Tag Archives: camping

Kelty Cache Hauler External Frame (Sold Alone)

With a large sturdy aluminum frame and plush suspension straps youll be able to get large amounts of gear in and out or your camp easily and comfortable with the Kelty Cache Hauler External Frame. Multiple lash points and a hinged fold down base let you strap down your load for a stable ride and with a stabilizing waist belt and sternum strap youll feel secure toting your cargo long distances. A moisture wicking backpanel improves air circulation and allows sweat to evaporate to keep you cool as you lug heavy weights over uneven terrain and with a padded hydration sleeve youll stay well watered as you exert yourself. On its own or paired with the Kelty Cache Packbag this lightweight tough external frame is perfect for hunting, camping or any trip that takes you deep into the field.

Price: $119.95

Keen Mens Glarus Hiking Boots

If your weekend camping trip suddenly turns soggy, not to worry, the Men's Keen Glarus Hiking Boots will get you through. The waterproof full-grain leather upper is soft yet durable while the KEEN.DRYwaterproof breathable membrane keeps your feet dry. These great hiking boots have a removable metatomical dual density EVA footbed to ensure long lasting comfort for those epic hikes, and the torsion stability ESS shank provides excellent stability on uneven terrain. Leave no stone unturned, the non-marking rubber outsole provides grip and traction so you can embrace all that nature has to offer while you hop from rock to rock to check out the other side of the creek.

Price: $159.95

First Aid

The farther from the beaten path you venture, the more prepared you should be for a medical emergency. Always carry a first-aid kit designed for the type of trek and the number of people in your group.

A variety of first-aid kits are available for day hikes, family camping trips or backpacking treks. Kits should be tailored to your trekking terrain, weather, the ages of hikers and your group’s special medical needs.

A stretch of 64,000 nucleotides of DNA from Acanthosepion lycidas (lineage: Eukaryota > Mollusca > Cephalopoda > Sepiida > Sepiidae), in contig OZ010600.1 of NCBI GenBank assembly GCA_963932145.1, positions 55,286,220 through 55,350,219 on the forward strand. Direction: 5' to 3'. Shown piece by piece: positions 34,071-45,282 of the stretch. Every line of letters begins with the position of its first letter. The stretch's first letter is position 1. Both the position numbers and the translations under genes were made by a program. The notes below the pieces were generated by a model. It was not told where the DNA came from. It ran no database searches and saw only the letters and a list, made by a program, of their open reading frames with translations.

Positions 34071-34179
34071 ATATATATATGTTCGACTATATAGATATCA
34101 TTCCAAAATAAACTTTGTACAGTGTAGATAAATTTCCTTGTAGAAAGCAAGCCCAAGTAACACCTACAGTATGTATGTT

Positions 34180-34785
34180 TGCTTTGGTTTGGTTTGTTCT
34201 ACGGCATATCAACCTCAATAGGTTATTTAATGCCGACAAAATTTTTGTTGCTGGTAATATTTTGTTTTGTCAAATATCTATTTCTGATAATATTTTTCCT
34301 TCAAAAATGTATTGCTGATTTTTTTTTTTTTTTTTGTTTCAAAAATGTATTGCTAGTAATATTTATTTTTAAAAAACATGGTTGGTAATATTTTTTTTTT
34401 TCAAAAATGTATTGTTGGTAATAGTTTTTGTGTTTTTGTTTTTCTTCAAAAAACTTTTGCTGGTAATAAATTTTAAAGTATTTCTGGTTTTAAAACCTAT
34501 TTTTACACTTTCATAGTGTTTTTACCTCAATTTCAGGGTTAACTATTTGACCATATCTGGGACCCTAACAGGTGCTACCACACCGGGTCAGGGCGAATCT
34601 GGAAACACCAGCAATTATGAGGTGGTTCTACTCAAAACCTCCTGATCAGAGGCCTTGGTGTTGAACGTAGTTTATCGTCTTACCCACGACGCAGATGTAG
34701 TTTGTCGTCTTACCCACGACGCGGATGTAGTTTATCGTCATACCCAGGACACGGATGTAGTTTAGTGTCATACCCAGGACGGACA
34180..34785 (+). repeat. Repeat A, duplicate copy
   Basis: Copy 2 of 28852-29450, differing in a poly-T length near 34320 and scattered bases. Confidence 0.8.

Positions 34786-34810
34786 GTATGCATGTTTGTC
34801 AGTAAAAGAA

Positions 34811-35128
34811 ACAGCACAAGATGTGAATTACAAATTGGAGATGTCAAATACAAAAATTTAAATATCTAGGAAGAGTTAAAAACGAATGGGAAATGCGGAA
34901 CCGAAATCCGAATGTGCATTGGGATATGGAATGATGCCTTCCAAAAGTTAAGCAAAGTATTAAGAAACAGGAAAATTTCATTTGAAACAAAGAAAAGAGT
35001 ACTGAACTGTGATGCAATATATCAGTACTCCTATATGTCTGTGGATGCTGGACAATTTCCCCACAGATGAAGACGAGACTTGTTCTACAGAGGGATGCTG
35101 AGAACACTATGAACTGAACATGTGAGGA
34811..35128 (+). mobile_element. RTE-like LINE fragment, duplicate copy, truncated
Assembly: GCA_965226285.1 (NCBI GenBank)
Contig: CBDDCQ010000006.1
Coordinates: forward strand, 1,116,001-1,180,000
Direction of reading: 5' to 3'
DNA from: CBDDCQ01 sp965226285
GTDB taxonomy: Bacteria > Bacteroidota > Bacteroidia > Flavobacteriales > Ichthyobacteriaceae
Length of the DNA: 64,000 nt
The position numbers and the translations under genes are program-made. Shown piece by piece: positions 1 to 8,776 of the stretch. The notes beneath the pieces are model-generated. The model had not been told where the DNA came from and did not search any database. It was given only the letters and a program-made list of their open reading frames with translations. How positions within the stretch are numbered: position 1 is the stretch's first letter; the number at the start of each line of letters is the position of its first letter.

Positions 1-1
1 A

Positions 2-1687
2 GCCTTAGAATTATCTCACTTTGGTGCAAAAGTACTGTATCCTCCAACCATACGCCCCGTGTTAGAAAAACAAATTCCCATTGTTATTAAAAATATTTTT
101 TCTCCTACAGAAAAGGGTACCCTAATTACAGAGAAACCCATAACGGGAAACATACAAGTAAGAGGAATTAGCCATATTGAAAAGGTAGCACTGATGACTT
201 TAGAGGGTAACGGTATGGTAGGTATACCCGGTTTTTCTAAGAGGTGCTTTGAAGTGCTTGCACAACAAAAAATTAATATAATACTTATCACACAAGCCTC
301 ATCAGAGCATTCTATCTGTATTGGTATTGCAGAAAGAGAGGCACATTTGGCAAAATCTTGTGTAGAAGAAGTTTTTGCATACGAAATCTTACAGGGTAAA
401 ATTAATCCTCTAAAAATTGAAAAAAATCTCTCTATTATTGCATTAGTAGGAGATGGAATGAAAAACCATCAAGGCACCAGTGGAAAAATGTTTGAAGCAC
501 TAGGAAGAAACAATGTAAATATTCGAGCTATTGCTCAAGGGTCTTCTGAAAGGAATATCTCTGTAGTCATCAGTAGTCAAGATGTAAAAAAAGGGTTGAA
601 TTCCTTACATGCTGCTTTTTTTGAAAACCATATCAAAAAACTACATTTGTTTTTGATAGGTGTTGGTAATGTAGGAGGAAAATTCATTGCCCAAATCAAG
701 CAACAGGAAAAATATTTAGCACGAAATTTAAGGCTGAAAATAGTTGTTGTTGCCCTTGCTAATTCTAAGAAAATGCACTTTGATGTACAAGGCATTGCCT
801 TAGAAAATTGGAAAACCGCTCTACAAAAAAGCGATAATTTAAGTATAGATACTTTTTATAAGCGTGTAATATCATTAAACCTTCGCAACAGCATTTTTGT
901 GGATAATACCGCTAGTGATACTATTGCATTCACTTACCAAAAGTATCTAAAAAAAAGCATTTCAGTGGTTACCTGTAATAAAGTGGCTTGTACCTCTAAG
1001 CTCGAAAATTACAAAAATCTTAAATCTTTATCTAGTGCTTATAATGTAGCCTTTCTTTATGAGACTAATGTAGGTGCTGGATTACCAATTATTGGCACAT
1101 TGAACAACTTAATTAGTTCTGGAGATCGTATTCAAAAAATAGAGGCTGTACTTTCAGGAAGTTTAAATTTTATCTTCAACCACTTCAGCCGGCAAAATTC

It is important to know how to use everything in your first-aid kit beforehand. You won’t have time in the middle of an emergency to read an instruction manual.

Before you go, learn about any possible hazards at your destination, such as poisonous plants, snakes and insects. Ask local officials or park rangers if you need any special gear or clothing. Locate the road and public phone closest to your campsite or trail, so you know where to summon help if it is needed.

Some organizations offer wilderness first-aid courses targeted to outdoors enthusiasts. Be sure to practice what you learn and share it with others in your party.

Good first-aid kits are available in a wide range of prices and specialty kits are available for mountain bikers, canoeists and others.

The following items should be considered when outfitting a basic first-aid kit:

  • 1 elastic-roll bandage
  • Aspirin or ibuprofen
  • Adhesive tape
  • Alcohol swabs
  • Antacid
  • Antihistamine
  • Antiseptic ointment
  • Adhesive bandages, assorted sizes
  • Bulb irrigating syringe
  • Butterfly bandages
  • Chemical heat and cold packs
  • Dry-wash pads or wipes
  • Diarrhea medicine
  • Gauze pads
  • Hydrocortisone cream (soothes allergic skin)
  • Insect repellent
  • Mirror, small and unbreakable
  • Moleskin, 1 or 2 packets
  • Cotton swab, sterile, packaged in pairs
  • Safety pins
  • Scissors (Swiss Army Pen Knife has scissors, small blade and nail file)
  • Sunscreen
  • Triangular bandage
  • Tweezers

Inspect the contents before every trip and make sure the tools are clean and supplies in good condition. Replace expired medicines and add items you wish you had brought on the last trip. Make sure the container is durable and waterproof, and stow it in an accessible compartment of your backpack.